Poop Patrol: San Fran deploys squads to clear streets of human feces after residents raise stink
San Francisco has established ‘Poop Patrols’ to deal with human waste that’s contaminating sidewalks in one of America’s wealthiest cities, sometimes making them almost impassable.
The city is about to launch the ‘Poop Patrols’ squad to remove man-made feces from the streets, the San Francisco Chronicle reported. The task force, made up of five Public Works staffers, will begin patrolling sidewalks “in about a month.”
‘Poop Patrol’ will begin its unenviable work in the afternoon, by which time piles of feces tend to become visible. The poo crew will travel in a vehicle equipped with a steam cleaner. “We’re trying to be proactive,” explained Public Works Director Mohammed Nuru. “We’re actually out there looking for it.”
The Chronicle, however, good-naturedly trolled the city official, saying: “We’re all out there looking for it, our eyes are trained on the sidewalks as we walk so as to avoid that awful squishy feeling.”
It looks like the news is coming at just the right time, as around 65 complaints regarding sidewalk poop are made by San Francisco residents every day. Notably, the city, which is known for its skyrocketing housing prices, has only 22 public toilets.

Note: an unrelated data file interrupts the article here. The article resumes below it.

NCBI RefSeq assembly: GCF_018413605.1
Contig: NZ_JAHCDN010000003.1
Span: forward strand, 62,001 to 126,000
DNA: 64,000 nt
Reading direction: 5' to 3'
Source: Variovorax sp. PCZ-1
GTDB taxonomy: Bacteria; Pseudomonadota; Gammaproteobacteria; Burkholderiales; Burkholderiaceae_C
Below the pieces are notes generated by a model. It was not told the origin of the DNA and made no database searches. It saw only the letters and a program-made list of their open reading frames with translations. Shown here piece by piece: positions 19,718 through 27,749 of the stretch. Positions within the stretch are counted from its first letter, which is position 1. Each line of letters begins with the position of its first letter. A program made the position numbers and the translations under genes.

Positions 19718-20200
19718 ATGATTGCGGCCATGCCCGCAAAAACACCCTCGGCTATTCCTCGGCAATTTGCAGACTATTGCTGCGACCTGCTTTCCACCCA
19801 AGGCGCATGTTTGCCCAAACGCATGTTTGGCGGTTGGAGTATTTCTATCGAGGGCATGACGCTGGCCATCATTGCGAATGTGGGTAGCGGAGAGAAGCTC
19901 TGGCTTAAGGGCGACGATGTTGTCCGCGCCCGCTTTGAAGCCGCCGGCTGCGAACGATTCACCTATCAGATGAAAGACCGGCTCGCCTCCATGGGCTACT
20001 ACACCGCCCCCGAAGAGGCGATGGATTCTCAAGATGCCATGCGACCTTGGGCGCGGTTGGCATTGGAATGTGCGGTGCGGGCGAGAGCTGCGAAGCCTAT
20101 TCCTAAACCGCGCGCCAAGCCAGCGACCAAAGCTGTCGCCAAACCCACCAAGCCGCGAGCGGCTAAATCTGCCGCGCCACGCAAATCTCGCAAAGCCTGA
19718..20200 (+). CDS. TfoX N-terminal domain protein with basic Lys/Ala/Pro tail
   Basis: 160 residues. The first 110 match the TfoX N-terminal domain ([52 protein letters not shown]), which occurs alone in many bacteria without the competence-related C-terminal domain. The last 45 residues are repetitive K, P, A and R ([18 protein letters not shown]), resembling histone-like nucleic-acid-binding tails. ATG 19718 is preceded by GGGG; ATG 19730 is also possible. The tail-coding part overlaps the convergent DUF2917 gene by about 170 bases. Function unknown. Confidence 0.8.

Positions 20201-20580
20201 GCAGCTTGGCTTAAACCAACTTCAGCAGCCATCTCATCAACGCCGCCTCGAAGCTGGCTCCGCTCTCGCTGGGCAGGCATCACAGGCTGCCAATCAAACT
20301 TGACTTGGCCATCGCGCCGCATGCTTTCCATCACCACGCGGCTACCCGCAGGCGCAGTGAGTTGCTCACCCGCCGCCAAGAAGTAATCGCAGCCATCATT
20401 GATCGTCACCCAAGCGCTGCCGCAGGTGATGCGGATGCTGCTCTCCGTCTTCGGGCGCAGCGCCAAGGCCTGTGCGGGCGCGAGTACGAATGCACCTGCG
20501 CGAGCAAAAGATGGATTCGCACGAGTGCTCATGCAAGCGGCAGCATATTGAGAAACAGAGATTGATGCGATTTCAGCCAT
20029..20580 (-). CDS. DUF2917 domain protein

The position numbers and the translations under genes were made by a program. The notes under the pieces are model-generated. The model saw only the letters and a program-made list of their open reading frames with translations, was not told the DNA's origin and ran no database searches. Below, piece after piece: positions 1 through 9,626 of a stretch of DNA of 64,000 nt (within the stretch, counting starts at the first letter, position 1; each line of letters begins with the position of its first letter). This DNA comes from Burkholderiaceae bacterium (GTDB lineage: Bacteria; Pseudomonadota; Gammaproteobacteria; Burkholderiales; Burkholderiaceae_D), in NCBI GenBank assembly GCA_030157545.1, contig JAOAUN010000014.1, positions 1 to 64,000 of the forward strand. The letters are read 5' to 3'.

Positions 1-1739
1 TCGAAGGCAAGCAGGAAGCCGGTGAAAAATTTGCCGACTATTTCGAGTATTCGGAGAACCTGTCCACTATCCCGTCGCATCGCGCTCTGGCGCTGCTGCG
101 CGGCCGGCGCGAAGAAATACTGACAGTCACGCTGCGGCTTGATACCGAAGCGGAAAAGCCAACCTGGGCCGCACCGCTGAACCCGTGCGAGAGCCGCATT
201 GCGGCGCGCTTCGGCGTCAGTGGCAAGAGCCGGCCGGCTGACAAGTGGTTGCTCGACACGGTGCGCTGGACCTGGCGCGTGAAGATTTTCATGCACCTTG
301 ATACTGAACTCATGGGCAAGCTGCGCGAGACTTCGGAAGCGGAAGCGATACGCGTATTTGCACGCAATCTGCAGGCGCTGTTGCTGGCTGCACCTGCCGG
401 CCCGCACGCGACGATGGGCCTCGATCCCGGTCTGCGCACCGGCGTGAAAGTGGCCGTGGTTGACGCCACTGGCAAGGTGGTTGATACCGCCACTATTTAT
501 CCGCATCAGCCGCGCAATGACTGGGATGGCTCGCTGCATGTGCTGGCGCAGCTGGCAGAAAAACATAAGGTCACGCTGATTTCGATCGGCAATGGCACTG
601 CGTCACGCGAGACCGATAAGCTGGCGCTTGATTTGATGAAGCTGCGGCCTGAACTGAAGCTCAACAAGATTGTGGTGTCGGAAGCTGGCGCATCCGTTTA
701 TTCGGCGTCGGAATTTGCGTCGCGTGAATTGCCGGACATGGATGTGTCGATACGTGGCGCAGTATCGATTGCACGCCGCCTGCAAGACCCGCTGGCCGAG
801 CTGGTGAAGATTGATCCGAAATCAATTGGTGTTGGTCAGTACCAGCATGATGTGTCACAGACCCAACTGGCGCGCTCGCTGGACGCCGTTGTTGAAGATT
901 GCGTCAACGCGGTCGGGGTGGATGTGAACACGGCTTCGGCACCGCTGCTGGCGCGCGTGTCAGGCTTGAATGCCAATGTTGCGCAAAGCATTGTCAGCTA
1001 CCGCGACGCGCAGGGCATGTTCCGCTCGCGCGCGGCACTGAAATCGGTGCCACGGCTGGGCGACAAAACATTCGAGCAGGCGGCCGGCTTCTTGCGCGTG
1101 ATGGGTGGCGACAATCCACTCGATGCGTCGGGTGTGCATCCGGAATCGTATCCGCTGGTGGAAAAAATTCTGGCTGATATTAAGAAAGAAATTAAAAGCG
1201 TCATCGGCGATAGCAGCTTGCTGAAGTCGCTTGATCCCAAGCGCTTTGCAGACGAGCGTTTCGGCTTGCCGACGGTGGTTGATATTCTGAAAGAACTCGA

Being part of a multi-million effort called Pit Stop, the toilets are open only until late afternoon or evening. So, at nighttime, there is only one option for homeless people to relieve themselves when urgently required.
Some of the waste also comes from dogs, as their owners fail to pick up after them.
Doing everything we can to make sure sidewalks are clear for pedestrians. pic.twitter.com/iRH3ZITOWg— Mohammed Nuru (@MrCleanSF) August 13, 2018
Don’t understand why people trash our beautiful city. Please call 911 if you see people dumping. Whomever did this should do some time in jail. pic.twitter.com/aqMUMpPZWN— Mohammed Nuru (@MrCleanSF) August 13, 2018
Mayor London Breed had been taking unannounced tours to check out the city’s streets before she teamed up with Public Works to establish ‘Poop Patrols.’ Breed said she had “to deal it with myself in front of my home,” which was “not a pleasant feeling.”
Earlier this year, residents pounded city authorities with demands to remove “sh*t, poop and excrement” from public areas. “[A] homeless encampment is blocking [the] sidewalk and creates a health hazard [with] trash and feces. Please move them, and send a cleaning crew. Sidewalk is impassable, forcing pedestrians into the street,” read one municipal complaint.
The scale of San Francisco’s human-waste problem was graphically illustrated back in July, when photos of a sizeable plastic bag of excrement that was abandoned on a street corner were circulated on social media.
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